This case study summarizes the finding from an assessment of the Transport Services Solution (TSS) in Tete province, Mozambique. The case study looks at the specific opportunity for outsourcing and the process that was undertaken to establish this outsourced system. Finally, the case study outlines next steps and considerations for government authorities interested in outsourcing as a way to improve transport for vaccines and other essential medicines.
Reposted from Next Billion
Vehicle graveyards are an all-too-common sight for those of us who work in global health. These long-forgotten vehicles serve as reminders to the underlying obstacles faced by transport systems throughout Africa. Routine maintenance required to keep cars, trucks and motorcycles moving simply does not happen, shortening the lifespan of the vehicles that are essential to delivering health commodities to the most remote communities.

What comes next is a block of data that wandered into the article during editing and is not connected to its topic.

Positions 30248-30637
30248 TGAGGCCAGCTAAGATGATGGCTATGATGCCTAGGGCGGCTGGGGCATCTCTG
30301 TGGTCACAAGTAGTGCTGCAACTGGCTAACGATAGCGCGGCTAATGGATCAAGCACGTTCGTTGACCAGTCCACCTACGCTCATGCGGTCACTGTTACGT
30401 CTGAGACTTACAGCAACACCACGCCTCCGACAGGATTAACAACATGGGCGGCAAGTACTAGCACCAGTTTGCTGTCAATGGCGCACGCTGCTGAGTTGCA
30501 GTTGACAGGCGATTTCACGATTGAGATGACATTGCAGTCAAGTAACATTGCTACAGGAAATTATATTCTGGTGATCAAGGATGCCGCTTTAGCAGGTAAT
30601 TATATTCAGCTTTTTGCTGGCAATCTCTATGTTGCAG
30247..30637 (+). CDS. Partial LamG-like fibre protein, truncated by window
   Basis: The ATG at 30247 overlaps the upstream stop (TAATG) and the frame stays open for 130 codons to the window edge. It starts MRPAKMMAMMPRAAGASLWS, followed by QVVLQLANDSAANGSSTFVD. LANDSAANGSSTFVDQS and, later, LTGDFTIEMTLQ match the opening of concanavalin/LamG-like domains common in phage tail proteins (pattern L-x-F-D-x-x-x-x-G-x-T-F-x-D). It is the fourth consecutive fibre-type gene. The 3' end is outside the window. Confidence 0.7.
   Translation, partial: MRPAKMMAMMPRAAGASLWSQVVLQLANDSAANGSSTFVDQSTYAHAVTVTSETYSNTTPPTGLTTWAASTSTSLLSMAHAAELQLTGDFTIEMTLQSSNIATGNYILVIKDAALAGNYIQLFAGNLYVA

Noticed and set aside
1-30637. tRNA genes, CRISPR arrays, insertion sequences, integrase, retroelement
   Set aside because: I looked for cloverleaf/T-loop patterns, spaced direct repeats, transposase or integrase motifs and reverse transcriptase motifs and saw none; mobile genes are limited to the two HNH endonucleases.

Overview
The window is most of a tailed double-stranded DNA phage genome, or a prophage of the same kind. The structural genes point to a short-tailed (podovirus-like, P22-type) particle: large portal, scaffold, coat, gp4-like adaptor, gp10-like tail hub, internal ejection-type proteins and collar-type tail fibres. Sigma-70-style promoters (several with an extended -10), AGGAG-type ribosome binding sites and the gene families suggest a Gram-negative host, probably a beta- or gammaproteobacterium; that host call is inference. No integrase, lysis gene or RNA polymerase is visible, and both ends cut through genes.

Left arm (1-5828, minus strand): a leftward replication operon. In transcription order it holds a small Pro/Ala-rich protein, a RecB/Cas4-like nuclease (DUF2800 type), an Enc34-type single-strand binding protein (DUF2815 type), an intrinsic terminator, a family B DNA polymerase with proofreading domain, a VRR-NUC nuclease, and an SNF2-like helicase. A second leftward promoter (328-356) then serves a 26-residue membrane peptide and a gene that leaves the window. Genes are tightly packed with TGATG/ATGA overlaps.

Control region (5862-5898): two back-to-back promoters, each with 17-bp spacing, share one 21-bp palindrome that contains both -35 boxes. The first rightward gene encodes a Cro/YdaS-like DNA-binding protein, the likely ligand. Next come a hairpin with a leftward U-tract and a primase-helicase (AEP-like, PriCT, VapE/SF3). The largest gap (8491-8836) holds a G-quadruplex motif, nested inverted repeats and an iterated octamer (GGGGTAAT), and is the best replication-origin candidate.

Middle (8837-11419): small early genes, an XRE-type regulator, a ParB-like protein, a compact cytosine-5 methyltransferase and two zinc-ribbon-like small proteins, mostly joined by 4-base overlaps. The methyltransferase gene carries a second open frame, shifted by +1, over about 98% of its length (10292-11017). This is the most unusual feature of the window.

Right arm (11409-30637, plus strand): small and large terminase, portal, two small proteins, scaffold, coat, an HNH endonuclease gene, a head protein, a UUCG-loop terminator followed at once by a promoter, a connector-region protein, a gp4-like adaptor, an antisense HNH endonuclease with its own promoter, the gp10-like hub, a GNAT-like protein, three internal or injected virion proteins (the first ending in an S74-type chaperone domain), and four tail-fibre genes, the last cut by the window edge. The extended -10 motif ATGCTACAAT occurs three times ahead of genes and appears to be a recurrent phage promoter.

For the donor community, these vehicle graveyards are a reminder of the weak return on investment for these expensive, short-lived machines. Many institutions are declining to fund the capital expenditure required to purchase vehicles, parts or storage facilities. Insufficient capital is just one of the contributing factors limiting the transport capacity of a health system.
Therefore, governments and donors alike are identifying new ways to improve health supply chains and the transport systems they rely on.
In a previous post, I laid out the benefits and risks of private-sector involvement in health transport networks. Outsourcing transport and logistics can provide a lower cost of service, utilizing the core expertise of for-profit ventures. These companies must continually improve the quality of their service to attract and retain customers…
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